September 13, 2008 at 8:19 am |
  16. Sam

    How about people don't leave because the media is always over sensationlizing these events. Every hurricane seems to be the "mother of all storms" or the one that will bring "certain death". Unfortunately people don't take the warning seriously anymore because of the over dramtic coverage. The sad thing is the one time the media does get it right many people will suffer........

    September 13, 2008 at 8:11 am |
  17. Keith

    As my dear departed Dad used to say, you, "Can't make something idiot proof". The world will always have its share of ignorant people who simply don't know enough to get out of harm's way.

    I vividly recall all the "hurricane parties" that were held along the Mississippi Gulf Coast by such ignorant people back in the 1960s in the face of catastrophic Hurricane Camille. For many of them, those "parties" turned out to be their last.

    As George Santayana once said, "Those who do not learn from history are doomed to repeat it."

    September 13, 2008 at 8:04 am |
  18. Jeanne Hudnall

    Many of the people in Houston chose to leave during Rita, and were on the road for 24 hours in order to reach San Antonio! The thought of that kept them home this time.

    September 13, 2008 at 8:01 am |
  19. Patrick

    As someone already pointed out, these areas get hit with hurricanes EVERY year. Obviously a hostile environment for humans, certain areas should not be INHABITED by humans. Seems like a big insurance scam that hurts the rest of the country to allow people to inhabit these areas.

    September 13, 2008 at 8:00 am |
  20. Phyllis

    I am so hurt reading the comments of so many Americans putting other Americans down because they do not think or feel the same way you do. If you have never walked in their shoes you are only guessing what you would do if you had nothing. I have lived in what I would call tough times with 3 children to raise by myself. The decisions I made were a lot different than when I had the comfy chair and a weekly pay check. to look forward to each week. I can not imagine what NOTHING must feel like.
    So think about what you say because all your help with used underwear, worn out furnture, and rude comments does not give anyone a sense of worth. Keep in mind somthing I was told many years ago, Choose Your Words Wisely.

    September 13, 2008 at 7:57 am |
  21. Kenny

    One of the reasons they stay is pretty simple. They see these idiotic news anchors setting up right in the path of the storm to do their live shots, and the public views that and says, "Hey, if they can ride this out and be in the storm itself, surely I'll be okay in my own home." When the National Weather Service says those that stay behind will face "certain death", news anchors need to follow that same advice. IIf they don't, people will ignore it. (And don't worry, your ratings will be fine covering the storm from a distance.)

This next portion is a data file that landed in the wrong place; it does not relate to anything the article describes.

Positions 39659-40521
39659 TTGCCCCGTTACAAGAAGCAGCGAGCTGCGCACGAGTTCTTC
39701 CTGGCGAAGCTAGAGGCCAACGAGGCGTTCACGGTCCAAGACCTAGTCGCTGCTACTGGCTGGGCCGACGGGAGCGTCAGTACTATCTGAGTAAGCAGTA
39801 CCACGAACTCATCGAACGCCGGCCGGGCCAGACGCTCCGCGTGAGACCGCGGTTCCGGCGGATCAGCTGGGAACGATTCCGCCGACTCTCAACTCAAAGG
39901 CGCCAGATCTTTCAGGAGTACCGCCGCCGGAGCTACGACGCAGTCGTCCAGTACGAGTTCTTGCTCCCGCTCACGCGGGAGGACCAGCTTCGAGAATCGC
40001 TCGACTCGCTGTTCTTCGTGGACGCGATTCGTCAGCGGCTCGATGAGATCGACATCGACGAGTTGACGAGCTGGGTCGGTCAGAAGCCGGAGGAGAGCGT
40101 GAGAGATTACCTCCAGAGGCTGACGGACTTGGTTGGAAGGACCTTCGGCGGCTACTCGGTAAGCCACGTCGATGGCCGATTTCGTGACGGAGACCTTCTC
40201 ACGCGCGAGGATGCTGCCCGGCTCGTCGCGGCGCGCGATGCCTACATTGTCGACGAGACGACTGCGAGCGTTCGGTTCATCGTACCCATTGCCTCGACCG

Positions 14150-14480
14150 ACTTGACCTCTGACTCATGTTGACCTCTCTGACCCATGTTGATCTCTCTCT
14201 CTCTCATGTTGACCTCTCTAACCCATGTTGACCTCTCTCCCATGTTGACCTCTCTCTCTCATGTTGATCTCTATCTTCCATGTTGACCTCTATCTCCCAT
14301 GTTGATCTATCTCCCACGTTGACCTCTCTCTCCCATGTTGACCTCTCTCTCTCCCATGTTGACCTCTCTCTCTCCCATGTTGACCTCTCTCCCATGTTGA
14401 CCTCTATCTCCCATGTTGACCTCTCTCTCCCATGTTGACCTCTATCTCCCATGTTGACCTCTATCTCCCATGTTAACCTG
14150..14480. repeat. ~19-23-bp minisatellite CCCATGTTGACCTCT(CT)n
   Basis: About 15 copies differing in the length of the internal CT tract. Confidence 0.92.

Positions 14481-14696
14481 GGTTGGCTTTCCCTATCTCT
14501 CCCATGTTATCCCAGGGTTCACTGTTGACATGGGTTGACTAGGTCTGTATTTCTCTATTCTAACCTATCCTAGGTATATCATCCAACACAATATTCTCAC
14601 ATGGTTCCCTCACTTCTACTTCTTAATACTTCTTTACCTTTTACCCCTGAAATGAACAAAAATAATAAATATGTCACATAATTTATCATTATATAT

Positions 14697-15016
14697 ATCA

As far as their economic status, that has nothing to do with them evacuating or not. I don't care if I was broke – you better believe I would get the heck out of there. They had options, they just chose not to exercise them.

    September 13, 2008 at 7:57 am |
  22. jmy , lakewood , co.

    helping those that can't afford to leave should be on the list of priorities for fema. they know, i'm sure, that this problem exist but are they doing anything about it. apparently not. pressure needs to be put on our elected officials to address this problem.

    now those in the new orleans area that stay behind should know better by now. the poor folks were helped last time and should have made a new life where had been temporarely relocated.

    i have meet people moving in to my area, rich, poor, black and white. many saying they would never return... some seemed to just want to ride the fema train for all it's worth. . come on wise up, you can't live below sea level and on the bay and not expect nothing to happen. i lived for 19 yrs on the cheasapeake bay and dealt with hurricanes, my family still has houses on stilts on the water front and they'll never leave, even after one house was completely washed away. i know both sides of the coin here

    back to new orleans, it should be condemned and the whole place relocated. it could still be on the water just ABOVE the water table. this was done in tornado alley after the government got tired of yearly baling out those same towns constantly being destroyed.

    stop wasting my tax dollars and fix this. sometimes people need help but are ashamed or afraid to ask. they shouldn't have to and the poor blue collar people, my self included, should be the first ones receiving help.

    just my 2 cent rant

    September 13, 2008 at 7:56 am |
  23. wendy